Deutsche Bank I have a POA [power of attorney] to sign as attorney-in-fact. Others I sign as an officer. The FDIC I sign as attorney-in-fact. IndyMac Bank and IndyMac Federal Bank I now sign as attorney-in-fact. I only sign as a vice president for OneWest. Ms. Johnson-Seck admitted that she is not an officer of MERS, has no idea how MERS is organized and does not know why she signs assignments as a MERS officer. Further, she admitted that the MERS assignments she executes are prepared by an outside vendor, Lender Processing Services, Inc. (LPS), which ships the documents to her Austin, Texas office from Minnesota. Moreover, she admitted executing MERS assignments without a notary public present. She also testified that after the MERS assignments are notarized they are shipped back to LPS in Minnesota. LPS, in its 2009 Form 10-K, filed with the U.S. Securities and Exchange Commission, states that it is “a provider of integrated technology and services to the mortgage lending industry, with market leading positions in mortgage processing and default management services in the U.S. [p. 1]”; “we offer lenders, servicers and attorneys certain administrative and support services in connection with managing foreclosures [p. 4]”; “[a] significant focus of our marketing efforts is on the top 50 U.S. banks [p. 5]”; and, “our two largest customers, Wells Fargo Bank, N.A. and JP Morgan Chase Bank, N.A., each accounted for more than 10% of our aggregate revenue [p. 5].”LPS is now the subject of a federal criminal investigation related to its foreclosure document preparation. (See Ariana Eunjung Cha. “Lender Processing Services Acknowledges Employees Allowed to Sign for Managers on Foreclosure Paperwork,” Washington Post, Oct. 5, 2010). Last week, on October 13, 2010, the Florida Attorney-General issued to LPS an “Economic Crimes Investigative Subpoena Duces Tecum,” seeking various foreclosure documents prepared by LPS and employment records for various “robo-signers.” The following answers to questions were given by Ms. Johnson-Seck in the Machado deposition, at p. 116, line 4-p. 119, line 16:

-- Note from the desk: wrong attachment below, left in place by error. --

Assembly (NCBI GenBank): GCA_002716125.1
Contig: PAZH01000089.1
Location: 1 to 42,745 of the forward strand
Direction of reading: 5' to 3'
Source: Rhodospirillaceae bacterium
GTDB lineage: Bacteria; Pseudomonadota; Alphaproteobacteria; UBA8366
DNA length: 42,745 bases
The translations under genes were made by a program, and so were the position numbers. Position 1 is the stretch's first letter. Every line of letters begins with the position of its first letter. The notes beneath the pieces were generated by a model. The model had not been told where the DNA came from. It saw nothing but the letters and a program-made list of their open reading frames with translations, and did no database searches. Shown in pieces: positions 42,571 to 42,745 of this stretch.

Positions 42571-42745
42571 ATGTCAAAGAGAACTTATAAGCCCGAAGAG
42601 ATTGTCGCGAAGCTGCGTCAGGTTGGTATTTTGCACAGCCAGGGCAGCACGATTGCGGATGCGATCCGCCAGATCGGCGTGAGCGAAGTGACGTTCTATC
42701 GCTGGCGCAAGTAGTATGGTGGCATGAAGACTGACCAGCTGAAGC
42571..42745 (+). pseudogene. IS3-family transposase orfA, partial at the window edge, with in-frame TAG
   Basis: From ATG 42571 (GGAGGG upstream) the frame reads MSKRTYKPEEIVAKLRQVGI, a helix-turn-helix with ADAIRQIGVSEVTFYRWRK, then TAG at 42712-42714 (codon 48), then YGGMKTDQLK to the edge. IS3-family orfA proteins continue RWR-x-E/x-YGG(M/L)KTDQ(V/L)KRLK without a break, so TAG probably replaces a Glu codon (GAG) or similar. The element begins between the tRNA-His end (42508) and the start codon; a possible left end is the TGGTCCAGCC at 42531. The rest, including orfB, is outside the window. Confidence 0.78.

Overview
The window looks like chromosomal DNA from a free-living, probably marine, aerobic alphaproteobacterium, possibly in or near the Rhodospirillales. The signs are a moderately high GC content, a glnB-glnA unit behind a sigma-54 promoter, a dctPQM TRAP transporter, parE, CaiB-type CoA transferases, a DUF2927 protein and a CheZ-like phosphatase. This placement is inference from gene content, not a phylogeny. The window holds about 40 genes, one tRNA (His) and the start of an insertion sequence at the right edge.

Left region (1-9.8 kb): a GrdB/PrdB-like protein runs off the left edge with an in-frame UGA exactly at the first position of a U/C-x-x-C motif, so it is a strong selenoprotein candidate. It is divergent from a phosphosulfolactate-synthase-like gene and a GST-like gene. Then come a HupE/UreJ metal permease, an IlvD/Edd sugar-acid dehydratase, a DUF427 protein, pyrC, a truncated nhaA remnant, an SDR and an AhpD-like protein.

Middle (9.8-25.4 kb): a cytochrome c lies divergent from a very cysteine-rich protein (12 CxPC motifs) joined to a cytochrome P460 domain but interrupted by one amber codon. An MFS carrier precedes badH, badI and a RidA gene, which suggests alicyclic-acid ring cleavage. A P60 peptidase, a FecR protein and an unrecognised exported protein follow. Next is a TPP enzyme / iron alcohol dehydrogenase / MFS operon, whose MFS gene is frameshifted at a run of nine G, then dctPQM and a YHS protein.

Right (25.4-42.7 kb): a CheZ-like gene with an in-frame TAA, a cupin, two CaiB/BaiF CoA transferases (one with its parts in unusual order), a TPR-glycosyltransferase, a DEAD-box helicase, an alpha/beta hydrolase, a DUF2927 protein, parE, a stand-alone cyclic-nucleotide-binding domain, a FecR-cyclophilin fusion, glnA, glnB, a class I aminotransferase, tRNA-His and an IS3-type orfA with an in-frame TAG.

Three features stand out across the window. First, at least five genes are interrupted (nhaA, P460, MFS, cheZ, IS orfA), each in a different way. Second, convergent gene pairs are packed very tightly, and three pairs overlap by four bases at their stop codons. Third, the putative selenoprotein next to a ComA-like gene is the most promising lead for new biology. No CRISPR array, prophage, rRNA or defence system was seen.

Q. Now, given our last exchange, I’m sure you will agree that you are not a vice president of MERS in any sense of the word other than being authorized to sign as one?